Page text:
Wide Sargasso Sea
by Jean Rhys
Wide Sargasso Sea Theme of Identity
While Antoinette's constant questioning of who she is takes center stage, many of the other characters in Wide Sargasso Sea also struggle to make sense of their identities during the tumultuous historical period described in the novel. Characters must navigate challenges to the ways that race, gender, and class affect their identities. Their mental states are often altered due to illness, alcohol, narcotics, or even obeah. Often, other characters serve as mirrors or doubles who reveal unexpected desires and commonalities, as Tia does for Antoinette.
Questions About Identity
- How do race, class, gender, and culture affect the characters' identities and their attitudes toward each other?
- What specific events bring on identity crises for different characters? How do they respond to these crises? Do you think they come out of these crises with a stronger sense of who they are, or do you think these crises leave the characters shattered and powerless?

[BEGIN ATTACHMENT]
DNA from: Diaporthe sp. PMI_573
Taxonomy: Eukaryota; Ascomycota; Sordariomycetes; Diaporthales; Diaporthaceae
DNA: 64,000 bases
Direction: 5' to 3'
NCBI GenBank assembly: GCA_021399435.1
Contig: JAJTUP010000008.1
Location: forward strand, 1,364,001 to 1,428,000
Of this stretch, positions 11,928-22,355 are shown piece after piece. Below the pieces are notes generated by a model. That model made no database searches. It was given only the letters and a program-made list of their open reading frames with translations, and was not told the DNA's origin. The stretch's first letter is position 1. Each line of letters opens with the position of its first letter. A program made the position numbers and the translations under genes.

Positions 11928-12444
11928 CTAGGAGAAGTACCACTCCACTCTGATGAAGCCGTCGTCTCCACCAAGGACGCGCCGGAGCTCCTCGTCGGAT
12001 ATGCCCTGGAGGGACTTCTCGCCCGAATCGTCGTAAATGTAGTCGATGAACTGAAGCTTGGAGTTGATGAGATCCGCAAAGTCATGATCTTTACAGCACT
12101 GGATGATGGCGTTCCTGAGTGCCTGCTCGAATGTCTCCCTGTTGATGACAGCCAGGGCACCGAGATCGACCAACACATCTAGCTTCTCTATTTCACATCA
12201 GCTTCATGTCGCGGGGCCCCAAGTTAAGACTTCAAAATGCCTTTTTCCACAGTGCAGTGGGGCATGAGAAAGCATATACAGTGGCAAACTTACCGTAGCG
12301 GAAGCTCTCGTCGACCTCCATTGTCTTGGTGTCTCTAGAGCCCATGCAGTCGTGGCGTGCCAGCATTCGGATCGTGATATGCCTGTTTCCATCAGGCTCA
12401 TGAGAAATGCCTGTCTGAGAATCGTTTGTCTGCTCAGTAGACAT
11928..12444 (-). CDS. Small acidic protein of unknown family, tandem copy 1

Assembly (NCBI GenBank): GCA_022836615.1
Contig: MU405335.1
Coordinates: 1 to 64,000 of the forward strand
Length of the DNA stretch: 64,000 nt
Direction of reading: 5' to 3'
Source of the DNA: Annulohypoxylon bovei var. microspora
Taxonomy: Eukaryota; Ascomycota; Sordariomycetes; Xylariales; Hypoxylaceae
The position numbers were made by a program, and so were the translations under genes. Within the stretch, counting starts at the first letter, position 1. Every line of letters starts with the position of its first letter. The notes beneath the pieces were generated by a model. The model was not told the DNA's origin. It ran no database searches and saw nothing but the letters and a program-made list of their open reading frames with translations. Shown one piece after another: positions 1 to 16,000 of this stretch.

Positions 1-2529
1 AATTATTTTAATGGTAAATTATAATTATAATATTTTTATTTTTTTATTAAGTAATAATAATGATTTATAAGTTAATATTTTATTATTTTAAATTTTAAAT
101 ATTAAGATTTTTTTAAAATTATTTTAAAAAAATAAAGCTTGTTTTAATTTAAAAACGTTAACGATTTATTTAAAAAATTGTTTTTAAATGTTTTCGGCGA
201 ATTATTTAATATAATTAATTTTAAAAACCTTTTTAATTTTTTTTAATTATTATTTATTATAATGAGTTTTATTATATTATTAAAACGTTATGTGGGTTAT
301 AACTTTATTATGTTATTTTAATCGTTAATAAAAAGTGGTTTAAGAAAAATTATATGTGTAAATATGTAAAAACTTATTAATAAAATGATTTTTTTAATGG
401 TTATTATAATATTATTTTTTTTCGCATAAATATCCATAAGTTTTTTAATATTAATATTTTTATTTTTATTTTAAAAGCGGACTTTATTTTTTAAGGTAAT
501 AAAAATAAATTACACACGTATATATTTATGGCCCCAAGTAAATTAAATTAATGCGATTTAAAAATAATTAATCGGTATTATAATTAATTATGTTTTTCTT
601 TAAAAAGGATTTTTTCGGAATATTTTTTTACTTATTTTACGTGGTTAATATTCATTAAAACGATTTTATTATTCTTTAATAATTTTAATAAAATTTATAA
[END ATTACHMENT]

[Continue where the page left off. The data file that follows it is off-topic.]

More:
- How do the characters' relationships affect their sense of who they are? How do friendships, family relations, relationships between masters and servants, and romantic relationships empower or destroy the characters?
Chew on This
Ironically, Antoinette's relationships with the people closest to her in terms of race and class contribute to her breakdown; it is only in her relationships with characters from other races and classes – such as Tia and Christophine – that she feels most comfortable with herself.
In showing how Rochester unwittingly mimics Caribbean cultural practices, such as the practice of obeah, the novel demonstrates that his effort to distinguish Caribbean characters as essentially alien and different from himself is futile.